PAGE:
I should note that I’m saying all this as someone who likes the Tribune and who thinks they generally do a good job. On this, however, they did a terrible job, and I’m not the only one who noticed. They should be embarrassed by this, and they should want to figure out where they went so far off track. I would advise them to be quick about it. Steve Singiser has more.

Primary results: Statewide

So Wendy Davis and Greg Abbott won easily.

Sen. Wendy Davis

Sen. Wendy Davis

They never had to sweat their primaries, so on Tuesday night Attorney General Greg Abbott and Democratic state Sen. Wendy Davis turned their attention to a fall election that is shaping up to be one of the most hotly contested and closely watched Texas governor’s races in decades.

Davis, who was winning almost 80 percent of the vote in early returns, and Abbott, who was pulling in more than 90 percent at last count, both gave early victory speeches on a night when uncertainty and surprise shook up candidates in several other key state races.

Davis went first, focusing her remarks on job creation and education, saying Texas badly needed new leadership after years of uninterrupted Republican rule.

“I want you to know this: I am ready to fight for you and to fight for every hardworking Texan across this state,” Davis said at her campaign headquarters in Fort Worth. “Now is the time to fight for our future. This is not a time to stand still.”

But Davis’ remarks quickly turned into an attack on Abbott. She criticized him for defending in court steep cuts made by the Legislature to public education in 2011 in response to a lawsuit filed by a coalition of school districts that say the state’s education system is flawed and doesn’t appropriately fund schools.

“He’s defending those cuts,” Davis said. “Cuts that laid off teachers and forced our kids into overcrowded classrooms.”

She also mentioned the ongoing abortion debate in Texas — the issue that helped turn her into an overnight sensation last summer when she filibustered a restrictive abortion bill. Davis bashed Abbott for his stance on abortion, saying that he wants to “dictate for all women, including victims of rape and incest.” Abbott has said he believes abortion should be legal only when the mother’s life is in danger.

“I will be the governor who fights for the future of Texas,” Davis said, adding that “Greg Abbott is a defender of the status quo.”

There were a lot of uncounted ballots at the time I called it a night last night, but turnout on the Dem side will probably be around 600,000, or about what we had in 2012. A bit more than half the votes were cast early, which strongly suggests yesterday’s rotten weather had some effect. Republicans also had more than half their turnout come in early, so it affected both sides. This is why I always vote early, y’all.

John Cornyn easily won his primary, but with a not-terribly-impressive 58% or so of the vote. Barring any late surge, David Alameel will finish with about 47% and will face (sigh) Kesha Rogers in the runoff, as she finished second with about 22%. I expect he’ll win easily in a low turnout race, and I have to wonder if this is the reason he got those early endorsements from Wendy Davis, Leticia Van de Putte, and a whole passel of Dem officeholders. Maybe someone in the hive mind had the foresight to think that he had the best shot at solving the Kesha problem, hopefully in March but surely in May if it comes to it. Be that as it may, let me take this opportunity once again to spit on that crappy Trib primary poll. Use a dartboard next time, fellas.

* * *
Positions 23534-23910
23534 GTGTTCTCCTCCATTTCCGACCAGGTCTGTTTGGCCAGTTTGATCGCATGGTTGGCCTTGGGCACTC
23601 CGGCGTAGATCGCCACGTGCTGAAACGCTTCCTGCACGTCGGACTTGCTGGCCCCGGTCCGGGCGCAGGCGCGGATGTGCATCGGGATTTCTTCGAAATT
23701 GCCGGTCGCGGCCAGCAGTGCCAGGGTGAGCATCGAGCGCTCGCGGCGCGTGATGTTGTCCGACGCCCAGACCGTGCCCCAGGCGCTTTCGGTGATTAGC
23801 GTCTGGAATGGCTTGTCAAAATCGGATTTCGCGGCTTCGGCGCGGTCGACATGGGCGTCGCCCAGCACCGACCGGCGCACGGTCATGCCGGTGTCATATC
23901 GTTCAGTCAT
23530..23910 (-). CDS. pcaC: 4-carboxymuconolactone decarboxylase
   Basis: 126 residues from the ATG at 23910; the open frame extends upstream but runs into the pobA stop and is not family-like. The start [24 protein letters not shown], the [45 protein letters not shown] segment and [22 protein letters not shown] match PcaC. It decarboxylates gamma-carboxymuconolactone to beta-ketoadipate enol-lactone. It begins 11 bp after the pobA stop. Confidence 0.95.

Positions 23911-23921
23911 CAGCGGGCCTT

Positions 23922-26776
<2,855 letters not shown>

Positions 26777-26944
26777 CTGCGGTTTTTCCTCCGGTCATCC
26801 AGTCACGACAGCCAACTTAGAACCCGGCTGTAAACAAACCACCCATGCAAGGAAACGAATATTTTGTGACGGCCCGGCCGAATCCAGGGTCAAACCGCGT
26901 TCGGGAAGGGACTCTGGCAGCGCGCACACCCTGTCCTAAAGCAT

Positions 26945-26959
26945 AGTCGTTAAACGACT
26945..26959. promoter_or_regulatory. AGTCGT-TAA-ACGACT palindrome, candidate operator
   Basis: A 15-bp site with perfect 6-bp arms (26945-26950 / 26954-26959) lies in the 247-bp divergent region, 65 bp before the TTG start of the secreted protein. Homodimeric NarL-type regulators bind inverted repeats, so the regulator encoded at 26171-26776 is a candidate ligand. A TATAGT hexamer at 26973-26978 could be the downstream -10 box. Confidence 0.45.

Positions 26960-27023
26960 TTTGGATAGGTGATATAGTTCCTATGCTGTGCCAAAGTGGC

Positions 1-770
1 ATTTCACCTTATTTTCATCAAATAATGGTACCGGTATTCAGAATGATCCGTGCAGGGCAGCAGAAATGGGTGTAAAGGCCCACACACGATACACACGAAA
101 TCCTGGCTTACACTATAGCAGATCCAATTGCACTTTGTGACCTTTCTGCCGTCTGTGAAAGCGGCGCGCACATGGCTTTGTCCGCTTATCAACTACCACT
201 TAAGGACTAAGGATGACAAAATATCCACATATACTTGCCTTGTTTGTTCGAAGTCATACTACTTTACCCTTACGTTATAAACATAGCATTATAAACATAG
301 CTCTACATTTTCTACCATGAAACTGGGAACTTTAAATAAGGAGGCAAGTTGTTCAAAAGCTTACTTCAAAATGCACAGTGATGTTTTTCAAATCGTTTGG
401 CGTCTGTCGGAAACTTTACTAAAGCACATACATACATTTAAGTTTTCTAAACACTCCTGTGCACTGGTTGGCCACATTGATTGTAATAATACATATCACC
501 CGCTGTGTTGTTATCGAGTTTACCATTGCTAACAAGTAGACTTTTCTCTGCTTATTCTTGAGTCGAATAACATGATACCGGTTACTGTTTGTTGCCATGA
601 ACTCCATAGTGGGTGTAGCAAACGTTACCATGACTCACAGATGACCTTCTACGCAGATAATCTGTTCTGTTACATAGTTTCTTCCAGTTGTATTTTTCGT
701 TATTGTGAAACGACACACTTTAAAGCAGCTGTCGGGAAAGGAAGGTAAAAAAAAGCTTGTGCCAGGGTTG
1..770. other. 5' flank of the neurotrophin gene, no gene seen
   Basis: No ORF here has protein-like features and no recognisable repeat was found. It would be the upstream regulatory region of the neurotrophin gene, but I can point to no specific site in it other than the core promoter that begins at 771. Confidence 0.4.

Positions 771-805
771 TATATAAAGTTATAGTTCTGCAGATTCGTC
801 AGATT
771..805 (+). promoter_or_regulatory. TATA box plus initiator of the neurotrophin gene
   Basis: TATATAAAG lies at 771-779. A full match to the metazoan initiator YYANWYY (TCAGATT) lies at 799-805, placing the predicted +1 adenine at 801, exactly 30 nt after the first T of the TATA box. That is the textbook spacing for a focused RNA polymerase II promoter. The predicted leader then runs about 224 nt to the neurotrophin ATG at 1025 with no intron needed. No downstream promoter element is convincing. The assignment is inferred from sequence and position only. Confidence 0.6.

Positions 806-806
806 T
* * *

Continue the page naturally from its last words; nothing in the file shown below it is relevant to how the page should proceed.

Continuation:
Anyway. Alameel will be joined in the runoff by Kinky Friedman and Jim Hogan, who led the field for Ag Commissioner for no apparent reason. At least Steve Brown won the Railroad Commissioner nomination, so there was just one random result.

On the Republican side, Baby Bush collected 73% in the Land Commissioner race, so he joins Abbott in getting to start running for November. Glenn Hegar was within an eyelash of 50% at the time I closed up shop; if he falls back, Harvey Hilderbran will get another shot at him. All Supreme Court incumbents won, and all Court of Criminal Appeals races had clear winners. Otherwise, here are your runoff lineups:

Lite Guv – Dan Patrick versus David Dewhurst. Sure looks like The Dew is going down.

Attorney General – Ken Paxton versus Dan Branch. Back to the Railroad Commission for you, Barry Smitherman.

Ag Commissioner – Sid Miller versus Tommy Merritt. If things hold to form, Ted Nugent will have had quite the successful primary himself.

Railroad Commissioner – Wayne Christian versus Ryan Sitton. Yeah, I know, who?

That’s all I got. What are your thoughts about the primaries?

Combs not running for re-election

And a domino falls.

Susan Combs

Susan Combs

Comptroller Susan Combs opened up the logjam that has been statewide office in Texas by announcing Wednesday that she will not seek election in 2014.

Announcements were immediately flying with state Rep. Harvey Hildebran, R-Kerrville, throwing his green eye-shades into the race.

Combs, 68, was first won the comptroller’s post in 2007, after having become the first female Agriculture Commissioner. She also served in the state House as a Republican from Austin.

In her announcement, Combs said she wanted to return to ranching and continue her work on private property rights.

“In the summer of 1994, I marched up Congress Avenue with hundreds of Texans in support of private property rights—and I’m not done marching,” Combs said.